Sewing on bindingI used to trim my (quilted) quilt straight and square, and then attach the binding, raw edges together, to the edge of the trimmed quilt.
While the use of a walking foot helped to some extent, the right feed dogs were never quite gripping the fabric since it was trimmed, and I was struggling to keep the quilt going straight. And the edges of the quilt still tended to stretch, resulting in wavy edges. Not my preferred look.
So now I don't trim the quilt at first. I sew my binding onto the quilt before trimming. The raw edges of the binding are stitched level with the edge of the quilt top and sewn on as usual through all the quilt layers. Then I trim the quilt edges.
And then... I trim the quilt level with the quilt top, yes?
It depends a bit on the look I am after, how wide I cut my binding, but I always aim to trim the edges of the quilt so that I end up with a well filled binding while stitching the binding to the back at the stitching line. In this case, my binding was cut at 2 1/4" wide (my usual size) and folded double. It was stitched a good 1/4" away from the edge of the quilt top.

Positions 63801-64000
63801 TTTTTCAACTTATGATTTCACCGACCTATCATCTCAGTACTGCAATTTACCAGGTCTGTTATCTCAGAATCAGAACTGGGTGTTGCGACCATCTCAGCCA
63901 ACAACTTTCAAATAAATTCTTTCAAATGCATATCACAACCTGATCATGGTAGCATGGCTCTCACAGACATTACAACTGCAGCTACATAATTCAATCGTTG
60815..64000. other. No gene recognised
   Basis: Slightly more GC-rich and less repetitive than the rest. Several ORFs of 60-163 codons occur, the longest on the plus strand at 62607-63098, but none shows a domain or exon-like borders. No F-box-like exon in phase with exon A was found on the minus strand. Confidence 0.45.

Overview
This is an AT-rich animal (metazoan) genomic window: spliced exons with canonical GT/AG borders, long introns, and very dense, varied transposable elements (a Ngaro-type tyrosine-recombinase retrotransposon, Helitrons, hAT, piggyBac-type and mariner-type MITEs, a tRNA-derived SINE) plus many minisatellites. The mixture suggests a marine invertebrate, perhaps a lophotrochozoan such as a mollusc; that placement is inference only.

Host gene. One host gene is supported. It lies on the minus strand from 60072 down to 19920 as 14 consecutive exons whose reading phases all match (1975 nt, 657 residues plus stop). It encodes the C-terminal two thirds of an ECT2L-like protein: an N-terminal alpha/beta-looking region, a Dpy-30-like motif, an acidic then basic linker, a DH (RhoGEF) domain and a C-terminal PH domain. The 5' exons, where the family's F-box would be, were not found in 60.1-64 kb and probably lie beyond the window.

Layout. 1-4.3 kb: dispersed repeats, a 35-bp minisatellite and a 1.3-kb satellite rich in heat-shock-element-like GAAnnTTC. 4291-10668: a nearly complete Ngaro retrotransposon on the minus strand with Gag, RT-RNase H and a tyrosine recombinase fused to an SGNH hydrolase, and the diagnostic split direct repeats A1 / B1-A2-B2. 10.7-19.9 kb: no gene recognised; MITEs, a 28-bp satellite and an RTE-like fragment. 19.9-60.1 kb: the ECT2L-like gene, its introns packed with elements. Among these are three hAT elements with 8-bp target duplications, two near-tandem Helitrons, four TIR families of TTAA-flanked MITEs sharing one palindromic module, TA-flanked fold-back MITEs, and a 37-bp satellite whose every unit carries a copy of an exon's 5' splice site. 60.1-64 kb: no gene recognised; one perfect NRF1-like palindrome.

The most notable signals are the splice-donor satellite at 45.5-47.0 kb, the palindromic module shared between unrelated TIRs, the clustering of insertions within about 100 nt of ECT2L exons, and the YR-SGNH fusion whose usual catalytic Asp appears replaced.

For ease of turning the corners, I trimmed away the very corners of the wadding. The corners are usually bulky enough.
And there you have it, perfect binding! Don't you love the effect the check gives?!
But hold on, what if your quilt is not quite as straight as you would have liked? Shouldn't you trim the quilt first to straighten it?
Some may prefer to do that, but I don't. When the edge needs adjusting (this happens often enough - how do I know...), I draw a line where I would previously have cut the quilt, and then line up the raw edges of my binding with that line. My binding goes on straight, I can still leave some extra wadding along the quilt to fill my binding as needed, and I use the stitched line to cut the quilt straight afterwards.